Timon Singh

New Metal-Eating Shrub Species Could Clean Up Toxic Waste Sites Around the World

by , 05/16/14
filed under: News, Recycled Materials

University of the Philippines-Los Baños, metal eating plants, chemical waste, recycling, nickel, toxic metals, Rinorea niccolifera, philippines, toxic chemicals, chemical weapons, maryland

A newly described shrub species is capable of consuming between 100 to 1000 times the amount of nickel that normal plants can. A team from the University of the Philippines-Los Baños that described the species in a new report also found that its ability to ‘eat’ toxic levels of metal could make the shrub a potential antidote to toxic waste sites around the globe.

University of the Philippines-Los Baños, metal eating plants, chemical waste, recycling, nickel, toxic metals, Rinorea niccolifera, philippines, toxic chemicals, chemical weapons, maryland

Edwino Fernando and colleagues from the University of the Philippines-Los Baños say that the new plant, called Rinorea niccolifera, has evolved to draw up nutrients and water from the soil like normal plants, but is also able to absorb poisonous nutrients that would kill most. Known as hyperaccumulators, these plants are able to eat poisonous metals, but nickel hyperaccumulation is reportedly particularly rare.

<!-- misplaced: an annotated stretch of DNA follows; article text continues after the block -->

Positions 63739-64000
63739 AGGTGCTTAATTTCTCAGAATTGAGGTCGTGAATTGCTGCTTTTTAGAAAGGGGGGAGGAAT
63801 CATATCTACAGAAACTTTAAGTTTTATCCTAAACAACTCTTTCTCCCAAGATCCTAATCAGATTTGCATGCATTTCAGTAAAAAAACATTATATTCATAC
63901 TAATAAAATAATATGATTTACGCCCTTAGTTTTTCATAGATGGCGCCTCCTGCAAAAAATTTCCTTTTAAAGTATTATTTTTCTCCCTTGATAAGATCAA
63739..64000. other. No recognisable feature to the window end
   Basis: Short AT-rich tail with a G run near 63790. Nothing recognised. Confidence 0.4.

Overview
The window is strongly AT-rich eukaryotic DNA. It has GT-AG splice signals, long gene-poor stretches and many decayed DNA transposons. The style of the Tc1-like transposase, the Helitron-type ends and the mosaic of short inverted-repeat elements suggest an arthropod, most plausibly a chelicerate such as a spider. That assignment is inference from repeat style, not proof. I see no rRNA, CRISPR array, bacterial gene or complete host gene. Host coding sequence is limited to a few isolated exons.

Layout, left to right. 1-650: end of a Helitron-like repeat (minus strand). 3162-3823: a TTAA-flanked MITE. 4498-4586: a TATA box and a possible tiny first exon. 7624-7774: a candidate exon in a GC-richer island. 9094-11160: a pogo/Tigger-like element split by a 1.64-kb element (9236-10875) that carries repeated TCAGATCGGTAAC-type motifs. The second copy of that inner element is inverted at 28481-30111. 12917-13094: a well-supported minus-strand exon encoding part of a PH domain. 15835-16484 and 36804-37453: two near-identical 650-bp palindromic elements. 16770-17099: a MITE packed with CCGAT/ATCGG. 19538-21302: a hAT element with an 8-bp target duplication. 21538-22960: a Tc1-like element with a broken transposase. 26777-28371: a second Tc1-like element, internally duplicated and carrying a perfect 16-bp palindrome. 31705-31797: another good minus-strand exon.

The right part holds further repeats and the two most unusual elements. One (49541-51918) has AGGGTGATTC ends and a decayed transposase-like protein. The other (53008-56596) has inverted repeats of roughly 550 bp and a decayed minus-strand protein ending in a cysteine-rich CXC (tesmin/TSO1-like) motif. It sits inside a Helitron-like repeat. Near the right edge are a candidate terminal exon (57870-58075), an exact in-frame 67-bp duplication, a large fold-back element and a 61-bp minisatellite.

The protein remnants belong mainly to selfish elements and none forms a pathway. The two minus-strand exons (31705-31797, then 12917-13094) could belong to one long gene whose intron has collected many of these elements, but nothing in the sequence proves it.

Related: Earthworms Could Be Used to Clean Up Hazardous Toxins in Soil

The research team believes that only about half a percent of the world’s known plant species can consume such levels of nickel without dying. The problem is that Rinorea niccolifera is quite rare and was only recently discovered. However, in their new paper, the researchers theorize that the plants could be grown near landfills, mines and other environmentally damaged sites.

They believe that the plants would literally be able to ‘suck’ the toxins out of the soil. Once fully grown, the metals could be removed from the harvested plants via the recycling process known as phytoremediation. A similar process has already been put to use in Maryland, where trees have been slowly removing toxins left by chemical weapons and industrial chemicals when the area was used as a ‘proving ground’ in the 1970s.

Via Science Daily/Pensoft

Images via h080

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1 Comment

  1. AkilaSelvaraj July 24, 2014 at 7:49 am

    how can we propagate this plant?

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